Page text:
What is ransomware attack and ransom payment?

CIRCIA requires Covered Entities to report a ransom payment to CISA within 24 hours. A “ransom payment” is defined under CIRCIA as the transmission of any money or other property or asset, including virtual currency, or any part thereof, that has at any time been given as a ransom as part of a ransomware attack. A “ransomware attack” is defined as an incident that includes the use or threat of use of unauthorized or malicious code on an information system, or the use or threat of use of a other digital mechanism, such as a denial of service attack, to interrupt or disrupt the operations of an information system or compromise the confidentiality, availability or integrity of electronic data stored on, processed by or transiting through a system information to extort a ransom payment request.

Entities may wish to comment on the definitions of “ransom payment” and “ransomware attack” to help guide the final reporting requirement.

What should trigger reporting requirements?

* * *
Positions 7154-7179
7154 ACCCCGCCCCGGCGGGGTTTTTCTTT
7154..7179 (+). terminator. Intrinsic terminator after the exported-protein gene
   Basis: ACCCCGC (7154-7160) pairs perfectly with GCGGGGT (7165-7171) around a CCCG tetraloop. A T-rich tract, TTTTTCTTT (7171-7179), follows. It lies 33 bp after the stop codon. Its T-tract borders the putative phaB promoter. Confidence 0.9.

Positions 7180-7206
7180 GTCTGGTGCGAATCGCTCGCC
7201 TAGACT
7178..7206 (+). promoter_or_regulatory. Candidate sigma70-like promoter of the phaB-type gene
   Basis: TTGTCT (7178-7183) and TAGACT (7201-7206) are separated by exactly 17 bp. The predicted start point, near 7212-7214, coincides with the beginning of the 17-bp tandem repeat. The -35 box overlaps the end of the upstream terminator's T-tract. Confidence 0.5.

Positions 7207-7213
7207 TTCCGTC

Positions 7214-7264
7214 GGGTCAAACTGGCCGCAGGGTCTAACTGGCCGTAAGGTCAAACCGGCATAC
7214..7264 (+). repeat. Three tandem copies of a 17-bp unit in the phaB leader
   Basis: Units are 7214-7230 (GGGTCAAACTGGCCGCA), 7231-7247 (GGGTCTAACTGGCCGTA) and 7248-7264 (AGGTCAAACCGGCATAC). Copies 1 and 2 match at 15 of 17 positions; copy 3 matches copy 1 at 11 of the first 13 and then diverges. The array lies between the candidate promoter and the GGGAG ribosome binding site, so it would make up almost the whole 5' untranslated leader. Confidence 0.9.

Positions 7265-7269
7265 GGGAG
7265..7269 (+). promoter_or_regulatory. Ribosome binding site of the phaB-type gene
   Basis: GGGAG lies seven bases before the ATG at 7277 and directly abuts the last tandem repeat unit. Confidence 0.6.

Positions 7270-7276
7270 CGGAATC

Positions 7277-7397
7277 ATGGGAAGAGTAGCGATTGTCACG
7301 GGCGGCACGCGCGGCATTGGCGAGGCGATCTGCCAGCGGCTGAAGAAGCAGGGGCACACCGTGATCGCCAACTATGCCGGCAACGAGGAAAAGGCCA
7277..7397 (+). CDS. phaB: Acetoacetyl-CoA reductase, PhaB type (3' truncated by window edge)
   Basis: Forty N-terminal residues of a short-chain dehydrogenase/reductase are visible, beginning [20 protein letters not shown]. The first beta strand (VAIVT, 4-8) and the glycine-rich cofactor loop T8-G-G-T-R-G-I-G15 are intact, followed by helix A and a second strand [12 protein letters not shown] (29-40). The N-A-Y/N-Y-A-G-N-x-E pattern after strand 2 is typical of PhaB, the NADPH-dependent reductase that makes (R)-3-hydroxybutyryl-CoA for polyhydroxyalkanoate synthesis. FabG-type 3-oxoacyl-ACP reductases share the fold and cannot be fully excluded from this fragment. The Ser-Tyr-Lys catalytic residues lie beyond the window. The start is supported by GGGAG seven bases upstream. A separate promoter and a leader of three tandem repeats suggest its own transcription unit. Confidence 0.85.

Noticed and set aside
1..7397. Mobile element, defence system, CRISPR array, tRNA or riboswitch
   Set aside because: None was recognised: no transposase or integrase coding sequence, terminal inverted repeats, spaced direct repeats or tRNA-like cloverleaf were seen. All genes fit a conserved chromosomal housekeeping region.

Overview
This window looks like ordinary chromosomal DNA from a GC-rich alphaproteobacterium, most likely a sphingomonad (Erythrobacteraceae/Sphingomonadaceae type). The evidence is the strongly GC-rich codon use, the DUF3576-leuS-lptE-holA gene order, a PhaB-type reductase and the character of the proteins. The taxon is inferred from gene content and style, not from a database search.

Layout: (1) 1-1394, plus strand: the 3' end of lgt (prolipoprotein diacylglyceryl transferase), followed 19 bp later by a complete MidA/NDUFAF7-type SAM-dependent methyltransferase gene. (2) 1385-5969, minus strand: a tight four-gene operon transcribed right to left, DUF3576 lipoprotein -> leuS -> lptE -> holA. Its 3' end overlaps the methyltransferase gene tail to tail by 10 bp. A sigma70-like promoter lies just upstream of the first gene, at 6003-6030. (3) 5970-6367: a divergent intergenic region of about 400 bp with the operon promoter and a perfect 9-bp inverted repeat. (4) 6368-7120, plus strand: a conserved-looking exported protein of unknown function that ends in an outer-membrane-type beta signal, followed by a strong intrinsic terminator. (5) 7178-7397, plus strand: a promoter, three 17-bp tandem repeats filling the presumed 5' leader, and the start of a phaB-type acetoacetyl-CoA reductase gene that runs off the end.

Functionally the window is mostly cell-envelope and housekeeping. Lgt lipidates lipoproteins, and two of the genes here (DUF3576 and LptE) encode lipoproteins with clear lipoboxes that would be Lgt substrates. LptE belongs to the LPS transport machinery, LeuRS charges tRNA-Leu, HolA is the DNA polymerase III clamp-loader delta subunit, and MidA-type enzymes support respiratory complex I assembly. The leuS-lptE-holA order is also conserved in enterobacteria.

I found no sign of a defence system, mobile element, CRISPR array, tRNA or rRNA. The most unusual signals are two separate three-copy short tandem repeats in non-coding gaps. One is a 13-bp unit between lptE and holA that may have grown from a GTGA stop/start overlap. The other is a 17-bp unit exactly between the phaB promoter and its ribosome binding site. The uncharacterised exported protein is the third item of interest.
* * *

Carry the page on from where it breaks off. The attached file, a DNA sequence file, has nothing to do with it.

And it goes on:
CISA requested detailed information on reporting requirements under CIRCIA, including when the 72-hour deadline for reporting cyber incidents and the 24-hour deadline for reporting ransom payments should begin. CISA specifically seeks comment on what should constitute a “reasonable belief” that a covered cyber incident has occurred, for example to trigger the 72-hour reporting deadline; this is likely a key question for legal counsel helping entities comply with final regulations.

Format, manner and content of reports.

Entities are encouraged to comment on the format, manner and content of reporting required for covered cyber incidents and ransom payments.

In addition to the initial cyber incident reports made within the 72-hour deadline, CISA requested feedback on the process, format, manner, and content of the additional reports. Notably, CISA sought comment on what constitutes “material new or different information” such that additional reporting would be required, as well as comment on the criteria by which a covered entity can determine that a “cyber incident coverage in question has ended and has been fully mitigated and resolved.